Sunday, December 12, 2004

The Gratitude of the Indigenes 

Our esteemed colleague Michael Hawkins of Spontaneous Arising alerted us to the latest dispatch from Baghdad blogger Riverbend, who reports that there's no electricity because there's no gasoline for the generators. "We're an oil country and yet there isn't enough gasoline to go around. Oh don't get me wrong--the governmental people have gasoline (they have special gas stations where there aren't all these annoying people, rubbing their hands with cold and cursing the Americans to the skies)... The Americans have gasoline. The militias get gasoline. It's the people who don't have it":
People are wondering how America and gang (i.e. Iyad Allawi, etc.) are going to implement democracy in all of this chaos when they can't seem to get the gasoline flowing in a country that virtually swims in oil. There's a rumor that this gasoline crisis has been concocted on purpose in order to keep a minimum of cars on the streets. Others claim that this whole situation is a form of collective punishment because things are really out of control in so many areas in Baghdad- especially the suburbs. The third theory is that this being done purposely so that the Iraq government can amazingly bring the electricity, gasoline, kerosene and cooking gas back in January before the elections and make themselves look like heroes.

We're also watching the election lists closely. Most people I've talked to aren't going to go to elections. It's simply too dangerous and there's a sense that nothing is going to be achieved anyway. The lists are more or less composed of people affiliated with the very same political parties whose leaders rode in on American tanks. Then you have a handful of tribal sheikhs. Yes- tribal sheikhs. Our country is going to be led by members of religious parties and tribal sheikhs- can anyone say Afghanistan? What's even more irritating is that election lists have to be checked and confirmed by none other than Sistani!! Sistani- the Iranian religious cleric. So basically, this war helped us make a transition from a secular country being run by a dictator to a chaotic country being run by a group of religious clerics. Now, can anyone say 'theocracy in sheeps clothing'?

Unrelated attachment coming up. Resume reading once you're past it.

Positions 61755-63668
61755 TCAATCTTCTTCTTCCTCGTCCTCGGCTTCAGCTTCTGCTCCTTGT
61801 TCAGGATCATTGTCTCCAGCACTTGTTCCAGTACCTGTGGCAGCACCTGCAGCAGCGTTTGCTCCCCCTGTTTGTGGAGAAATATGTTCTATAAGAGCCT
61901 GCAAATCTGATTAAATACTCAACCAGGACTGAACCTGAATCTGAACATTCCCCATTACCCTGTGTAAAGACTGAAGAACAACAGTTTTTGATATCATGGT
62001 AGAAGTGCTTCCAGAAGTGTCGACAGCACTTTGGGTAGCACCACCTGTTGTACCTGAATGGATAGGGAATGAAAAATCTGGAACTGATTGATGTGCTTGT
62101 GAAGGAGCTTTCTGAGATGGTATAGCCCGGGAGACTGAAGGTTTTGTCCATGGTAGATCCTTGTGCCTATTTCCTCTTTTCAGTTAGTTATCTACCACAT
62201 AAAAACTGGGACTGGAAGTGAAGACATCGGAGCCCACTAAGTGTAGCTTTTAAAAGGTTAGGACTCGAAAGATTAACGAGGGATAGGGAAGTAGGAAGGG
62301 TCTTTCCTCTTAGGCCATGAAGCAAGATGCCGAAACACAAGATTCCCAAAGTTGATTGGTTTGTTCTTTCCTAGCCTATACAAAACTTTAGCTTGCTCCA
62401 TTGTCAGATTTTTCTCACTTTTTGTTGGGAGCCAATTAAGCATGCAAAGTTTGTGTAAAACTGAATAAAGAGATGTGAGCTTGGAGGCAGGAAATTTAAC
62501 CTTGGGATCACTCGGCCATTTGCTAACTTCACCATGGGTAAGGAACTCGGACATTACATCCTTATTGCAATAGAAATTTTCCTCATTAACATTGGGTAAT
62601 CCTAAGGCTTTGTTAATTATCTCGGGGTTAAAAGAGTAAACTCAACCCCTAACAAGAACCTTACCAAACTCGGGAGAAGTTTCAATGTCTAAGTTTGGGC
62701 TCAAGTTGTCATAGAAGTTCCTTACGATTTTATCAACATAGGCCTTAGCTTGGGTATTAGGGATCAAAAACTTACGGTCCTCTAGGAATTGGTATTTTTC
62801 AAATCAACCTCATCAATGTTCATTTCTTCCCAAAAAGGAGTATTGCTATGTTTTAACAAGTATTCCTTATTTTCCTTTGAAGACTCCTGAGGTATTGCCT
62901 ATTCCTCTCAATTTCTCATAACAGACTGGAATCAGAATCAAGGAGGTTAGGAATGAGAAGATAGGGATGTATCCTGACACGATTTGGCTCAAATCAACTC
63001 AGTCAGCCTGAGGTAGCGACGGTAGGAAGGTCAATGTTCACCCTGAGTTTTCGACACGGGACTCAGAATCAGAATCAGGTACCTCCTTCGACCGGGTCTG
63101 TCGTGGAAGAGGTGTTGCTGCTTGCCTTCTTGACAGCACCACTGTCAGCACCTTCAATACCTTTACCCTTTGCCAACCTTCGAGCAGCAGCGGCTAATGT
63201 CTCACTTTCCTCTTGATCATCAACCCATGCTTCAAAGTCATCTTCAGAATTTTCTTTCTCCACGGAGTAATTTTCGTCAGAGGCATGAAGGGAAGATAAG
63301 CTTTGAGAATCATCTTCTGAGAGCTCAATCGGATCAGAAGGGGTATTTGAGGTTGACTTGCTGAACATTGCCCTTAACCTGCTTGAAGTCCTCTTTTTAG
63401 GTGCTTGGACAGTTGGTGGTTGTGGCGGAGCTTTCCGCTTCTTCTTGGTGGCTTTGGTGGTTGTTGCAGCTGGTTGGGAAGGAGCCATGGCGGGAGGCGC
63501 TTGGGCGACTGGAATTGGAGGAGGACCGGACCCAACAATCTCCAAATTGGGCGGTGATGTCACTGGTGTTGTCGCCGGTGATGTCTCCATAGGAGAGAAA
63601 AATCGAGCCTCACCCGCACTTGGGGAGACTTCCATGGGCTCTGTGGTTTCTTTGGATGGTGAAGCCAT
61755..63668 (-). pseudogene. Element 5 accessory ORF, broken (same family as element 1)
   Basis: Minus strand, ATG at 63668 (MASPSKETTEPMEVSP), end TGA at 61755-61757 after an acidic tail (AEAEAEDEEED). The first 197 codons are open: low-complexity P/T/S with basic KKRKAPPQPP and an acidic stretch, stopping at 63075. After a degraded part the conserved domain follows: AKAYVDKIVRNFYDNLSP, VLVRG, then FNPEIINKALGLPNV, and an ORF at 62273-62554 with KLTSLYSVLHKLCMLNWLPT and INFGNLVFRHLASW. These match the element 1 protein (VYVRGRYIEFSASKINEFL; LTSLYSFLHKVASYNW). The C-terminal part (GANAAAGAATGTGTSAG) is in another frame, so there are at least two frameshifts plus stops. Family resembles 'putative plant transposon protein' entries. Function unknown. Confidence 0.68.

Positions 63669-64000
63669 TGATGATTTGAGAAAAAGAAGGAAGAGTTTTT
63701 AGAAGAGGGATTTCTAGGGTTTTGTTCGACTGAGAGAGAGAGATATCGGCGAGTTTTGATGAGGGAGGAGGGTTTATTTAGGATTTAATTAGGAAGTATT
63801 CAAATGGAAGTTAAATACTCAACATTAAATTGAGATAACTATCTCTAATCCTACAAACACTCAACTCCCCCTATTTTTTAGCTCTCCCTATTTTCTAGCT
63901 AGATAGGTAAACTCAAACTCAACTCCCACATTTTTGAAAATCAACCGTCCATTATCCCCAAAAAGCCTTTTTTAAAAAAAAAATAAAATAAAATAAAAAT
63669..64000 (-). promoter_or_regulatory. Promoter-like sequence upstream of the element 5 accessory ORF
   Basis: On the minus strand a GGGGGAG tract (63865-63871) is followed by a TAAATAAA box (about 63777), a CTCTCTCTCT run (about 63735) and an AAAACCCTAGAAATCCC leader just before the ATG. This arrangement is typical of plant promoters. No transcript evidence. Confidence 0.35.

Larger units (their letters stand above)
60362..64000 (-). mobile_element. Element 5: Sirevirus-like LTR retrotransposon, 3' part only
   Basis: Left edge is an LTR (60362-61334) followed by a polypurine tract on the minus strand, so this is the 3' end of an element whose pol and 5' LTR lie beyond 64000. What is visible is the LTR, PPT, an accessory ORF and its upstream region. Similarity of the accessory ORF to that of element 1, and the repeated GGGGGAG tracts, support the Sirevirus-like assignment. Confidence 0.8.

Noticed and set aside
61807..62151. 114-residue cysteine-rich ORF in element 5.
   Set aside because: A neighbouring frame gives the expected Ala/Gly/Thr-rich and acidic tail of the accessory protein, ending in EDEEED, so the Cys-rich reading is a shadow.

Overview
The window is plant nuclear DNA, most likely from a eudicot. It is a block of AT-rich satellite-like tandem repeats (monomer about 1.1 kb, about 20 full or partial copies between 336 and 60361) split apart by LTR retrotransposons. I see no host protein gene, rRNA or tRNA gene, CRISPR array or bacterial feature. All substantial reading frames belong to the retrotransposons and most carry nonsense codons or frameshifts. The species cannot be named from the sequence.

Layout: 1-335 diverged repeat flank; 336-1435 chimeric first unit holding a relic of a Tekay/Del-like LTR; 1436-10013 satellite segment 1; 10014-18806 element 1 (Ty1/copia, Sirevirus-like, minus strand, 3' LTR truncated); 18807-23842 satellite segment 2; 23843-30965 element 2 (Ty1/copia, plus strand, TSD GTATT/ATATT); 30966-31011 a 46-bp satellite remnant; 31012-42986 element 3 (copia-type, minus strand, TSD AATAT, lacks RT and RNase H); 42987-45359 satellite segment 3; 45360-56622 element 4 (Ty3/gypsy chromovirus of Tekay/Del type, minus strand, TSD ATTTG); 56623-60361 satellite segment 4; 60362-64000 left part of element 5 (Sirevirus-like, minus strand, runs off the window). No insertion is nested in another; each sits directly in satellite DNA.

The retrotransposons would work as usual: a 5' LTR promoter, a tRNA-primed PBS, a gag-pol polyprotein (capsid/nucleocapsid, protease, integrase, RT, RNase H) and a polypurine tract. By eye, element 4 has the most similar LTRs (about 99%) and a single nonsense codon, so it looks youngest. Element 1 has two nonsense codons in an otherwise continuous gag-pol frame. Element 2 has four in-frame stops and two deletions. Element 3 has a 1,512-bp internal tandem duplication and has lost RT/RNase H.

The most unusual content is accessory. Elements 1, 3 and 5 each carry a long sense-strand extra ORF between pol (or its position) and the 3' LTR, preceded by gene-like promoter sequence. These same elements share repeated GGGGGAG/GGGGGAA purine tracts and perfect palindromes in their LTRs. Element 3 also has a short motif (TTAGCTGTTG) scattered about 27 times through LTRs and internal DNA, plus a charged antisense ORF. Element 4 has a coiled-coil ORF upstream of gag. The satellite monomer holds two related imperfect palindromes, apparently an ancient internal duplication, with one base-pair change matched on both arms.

Ahmad Chalabi is at the head of one of those lists- who would join a list with Ahmad Chalabi at its head?

The borders are in an interesting state. Now this is something even Saddam didn't do: Iraqi men under the age of 50 aren't being let into the country. A friend of ours who was coming to visit was turned back at the Iraqi border. It was useless for him to try to explain that he had been outside of the country for 10 years and was coming back to visit his family. He was 47 and that meant he, in his expensive business suit, shining leather shoes, and impressive Samsonite baggage, might be a 'Jihadist'. Silly Iraqis- Iraqi men under 50 are a sure threat to the security of their country. American men with guns and tanks are, on the other hand, necessary to the welfare of the country. Lebanese, Kuwaitis and men of other nationalities being hired as mercenaries are vital to the security of said country. Iranian men coming to visit the shrines in the south are all welcome... but Iraqi men? Maybe they should head for Afghanistan.

The assault on Falloojeh and other areas is continuing. There are rumors of awful weapons being used in Falloojeh. The city has literally been burnt and bombed to the ground. Many of the people displaced from the city are asking to be let back in, in spite of everything. I can't even begin to imagine how difficult it must be for the refugees. It's like we've turned into another Palestine- occupation, bombings, refugees, death. Sometimes I'll be watching the news and the volume will be really low. The scene will be of a man, woman or child, wailing in front of the camera; crying at the fate of a body lying bloodily, stiffly on the ground- a demolished building in the background and it will take me a few moments to decide the location of this tragedy- Falloojeh? Gaza? Baghdad?

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